We do not recommend hiring motorbikes, scooters, ATV vehicles, quad bikes or other types of motorised vehicles whilst abroad. Safety and quality of vehicles vary considerably and the traffic conditions can be much more dangerous than what UK travellers are used to. Should you wish to go against this advice, you should ensure you are hiring from a reputable company and that your travel insurance covers you for such activities.

If you are involved in an accident or you break down, someone should remain with your vehicle. If you have any security concerns you should safely move yourself to another location. If the police need to question you, you should comply with their request. If you are travelling by motorbike or moped, make sure you wear a helmet at all times.

Sea travel

Travelling between Indonesian islands by small boat can be dangerous as storms can appear quickly and there is often limited safety equipment. There have been a number of reports of passenger boats sinking while travelling inter-island.

Attacks against ships in the waters around Indonesia have been reported so mariners should stay alert, protect against theft and establish secure areas on board. All incidents should be reported to the coastal and flag state authorities.


The threat of terrorism remains high in Indonesia, and despite the efforts of the Indonesian authorities to intervene in planned attacks, Islamic extremist groups are still active and terrorist groups continue to plan and carry out attacks. Extremists regularly target Indonesian government and law enforcement interests and Western interests can also be at risk.

Attacks can be indiscriminate and unpredictable and can occur anytime and anywhere in the country, including tourist areas. Locations such as beach resorts, bars and restaurants, hotels, markets, shopping malls, tourist attractions, places of worship, foreign embassies, ferry terminals and airports are all potential terrorist targets.

Small-scale terrorist attacks occur regularly and further attacks are likely. When travelling, remain vigilant at all times and review your security regularly. Take particular care during holiday periods such as Easter, Christmas, Nyepi (Balinese New Year) and Independence Day, during which tensions can heighten, increasing the risk of terrorist attacks.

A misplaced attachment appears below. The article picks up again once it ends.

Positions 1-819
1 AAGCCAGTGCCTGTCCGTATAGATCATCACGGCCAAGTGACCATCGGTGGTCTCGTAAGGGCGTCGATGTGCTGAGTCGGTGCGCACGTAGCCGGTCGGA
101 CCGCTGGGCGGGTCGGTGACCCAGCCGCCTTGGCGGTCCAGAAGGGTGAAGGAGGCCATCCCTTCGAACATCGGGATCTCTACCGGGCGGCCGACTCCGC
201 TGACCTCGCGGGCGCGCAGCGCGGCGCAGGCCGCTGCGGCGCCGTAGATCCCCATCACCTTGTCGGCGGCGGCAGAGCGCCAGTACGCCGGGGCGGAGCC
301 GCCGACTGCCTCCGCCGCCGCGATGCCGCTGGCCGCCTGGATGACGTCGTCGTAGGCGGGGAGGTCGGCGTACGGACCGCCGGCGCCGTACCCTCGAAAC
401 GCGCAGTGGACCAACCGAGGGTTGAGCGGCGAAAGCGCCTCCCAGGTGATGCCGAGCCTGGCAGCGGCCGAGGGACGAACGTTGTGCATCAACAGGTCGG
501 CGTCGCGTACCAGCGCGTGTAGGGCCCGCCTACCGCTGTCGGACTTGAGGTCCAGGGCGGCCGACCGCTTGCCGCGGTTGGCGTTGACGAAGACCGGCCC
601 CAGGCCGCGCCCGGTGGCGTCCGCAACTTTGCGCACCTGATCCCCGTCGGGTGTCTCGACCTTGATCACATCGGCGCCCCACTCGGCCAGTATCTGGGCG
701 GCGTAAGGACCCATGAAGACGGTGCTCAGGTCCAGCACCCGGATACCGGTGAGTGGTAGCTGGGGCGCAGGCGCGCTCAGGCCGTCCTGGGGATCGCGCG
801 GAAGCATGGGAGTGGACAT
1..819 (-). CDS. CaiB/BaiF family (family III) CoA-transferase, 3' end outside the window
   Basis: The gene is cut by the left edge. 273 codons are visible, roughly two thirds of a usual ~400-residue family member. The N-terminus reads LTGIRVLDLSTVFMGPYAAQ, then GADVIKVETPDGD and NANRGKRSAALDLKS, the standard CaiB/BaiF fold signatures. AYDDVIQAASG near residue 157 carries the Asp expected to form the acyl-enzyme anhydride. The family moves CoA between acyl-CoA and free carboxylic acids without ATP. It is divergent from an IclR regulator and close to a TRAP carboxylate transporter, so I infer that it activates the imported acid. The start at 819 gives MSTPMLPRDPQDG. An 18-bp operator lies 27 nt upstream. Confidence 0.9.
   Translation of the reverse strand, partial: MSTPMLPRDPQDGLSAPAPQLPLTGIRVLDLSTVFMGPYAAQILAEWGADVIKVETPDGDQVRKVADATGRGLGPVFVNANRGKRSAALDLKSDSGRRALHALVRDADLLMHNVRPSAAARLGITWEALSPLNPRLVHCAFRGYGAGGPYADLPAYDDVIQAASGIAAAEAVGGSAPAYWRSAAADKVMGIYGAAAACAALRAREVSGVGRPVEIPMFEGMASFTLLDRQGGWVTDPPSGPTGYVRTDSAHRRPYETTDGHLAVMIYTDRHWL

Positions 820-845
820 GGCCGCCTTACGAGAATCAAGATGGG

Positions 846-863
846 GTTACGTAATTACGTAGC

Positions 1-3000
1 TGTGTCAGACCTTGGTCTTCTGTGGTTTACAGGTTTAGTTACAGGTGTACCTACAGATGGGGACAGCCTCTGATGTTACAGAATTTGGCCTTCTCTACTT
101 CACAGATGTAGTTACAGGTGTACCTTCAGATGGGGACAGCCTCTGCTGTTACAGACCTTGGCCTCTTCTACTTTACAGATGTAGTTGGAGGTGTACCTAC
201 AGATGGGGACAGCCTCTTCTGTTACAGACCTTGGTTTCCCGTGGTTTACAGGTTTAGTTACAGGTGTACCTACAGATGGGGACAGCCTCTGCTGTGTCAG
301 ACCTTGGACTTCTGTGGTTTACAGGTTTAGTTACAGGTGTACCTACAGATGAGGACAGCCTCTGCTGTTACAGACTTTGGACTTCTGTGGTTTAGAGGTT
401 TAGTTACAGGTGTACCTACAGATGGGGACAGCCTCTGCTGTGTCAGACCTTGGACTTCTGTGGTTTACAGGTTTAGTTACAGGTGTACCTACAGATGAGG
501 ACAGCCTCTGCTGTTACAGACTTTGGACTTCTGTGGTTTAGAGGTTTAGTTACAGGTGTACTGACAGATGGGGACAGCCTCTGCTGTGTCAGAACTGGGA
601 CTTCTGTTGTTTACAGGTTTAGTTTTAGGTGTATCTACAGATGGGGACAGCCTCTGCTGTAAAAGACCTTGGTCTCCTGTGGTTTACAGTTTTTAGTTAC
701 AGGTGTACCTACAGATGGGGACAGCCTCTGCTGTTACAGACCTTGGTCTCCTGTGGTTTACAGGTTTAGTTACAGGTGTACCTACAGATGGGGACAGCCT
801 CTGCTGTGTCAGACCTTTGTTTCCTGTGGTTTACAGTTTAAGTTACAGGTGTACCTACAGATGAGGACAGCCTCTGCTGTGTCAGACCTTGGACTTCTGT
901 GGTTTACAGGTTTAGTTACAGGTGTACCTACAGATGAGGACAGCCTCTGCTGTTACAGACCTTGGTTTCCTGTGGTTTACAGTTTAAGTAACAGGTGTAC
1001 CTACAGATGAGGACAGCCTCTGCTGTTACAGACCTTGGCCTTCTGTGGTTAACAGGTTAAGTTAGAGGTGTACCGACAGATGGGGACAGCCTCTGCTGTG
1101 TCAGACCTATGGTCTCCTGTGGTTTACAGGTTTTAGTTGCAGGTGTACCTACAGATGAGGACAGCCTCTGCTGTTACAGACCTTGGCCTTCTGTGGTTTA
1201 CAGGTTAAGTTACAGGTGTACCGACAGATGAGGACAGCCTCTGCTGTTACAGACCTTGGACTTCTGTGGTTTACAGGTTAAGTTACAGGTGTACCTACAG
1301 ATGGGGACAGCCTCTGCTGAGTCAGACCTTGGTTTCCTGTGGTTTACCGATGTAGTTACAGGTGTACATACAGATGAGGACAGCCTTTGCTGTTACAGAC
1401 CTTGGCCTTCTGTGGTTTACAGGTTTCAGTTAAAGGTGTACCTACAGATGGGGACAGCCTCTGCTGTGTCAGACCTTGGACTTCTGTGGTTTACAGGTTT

Medical care standards in Indonesia can be poor and some medical tests cannot be done reliably, while in remote areas of Indonesia, attention for serious injuries or illness will most likely be unavailable. It can be expensive to get good medical care and medical evacuation can cost up to tens of thousands of pounds. You must make sure that you have adequate travel health insurance and accessible funds to cover the cost of medical treatment and repatriation.

Rabies exists in both domestic and wild animals in Indonesia, and Bali and elsewhere have a high number of street dogs. Contact with all dogs and cats (even if they are pets) as well as monkeys and any other animals should be avoided at all times, and if you are bitten or scratched you should seek immediate help.

In Bali and elsewhere in Indonesia, there is a heightened risk of dengue fever during the rainy season (usually around October to April).

Although the risk to humans from Avian Influenza is low, you should avoid visiting live animal markets, poultry farms or anywhere else where you may come into close contact with domestic, caged or wild birds. Always make sure that poultry and egg dishes are thoroughly cooked through.

Natural Disasters

Volcanic eruptions and earthquakes can occur regularly along the Pacific seismic strip known as the ‘Ring of Fire’. Indonesia sits along the ‘Ring of Fire’ increasing the potential threat of eruptions, earthquakes and tsunamis. Indonesian emergency and rescue services have a limited capacity to deal with natural disasters.

If a major earthquake or landslide occurs close to shore, you should follow local authority instructions, as a tsunami could potentially arrive within minutes. The Pacific Tsunami Warning Centre will issue a tsunami warning when a potential tsunami with significant impact is imminent or expected, and local warnings or advisories may also be issued.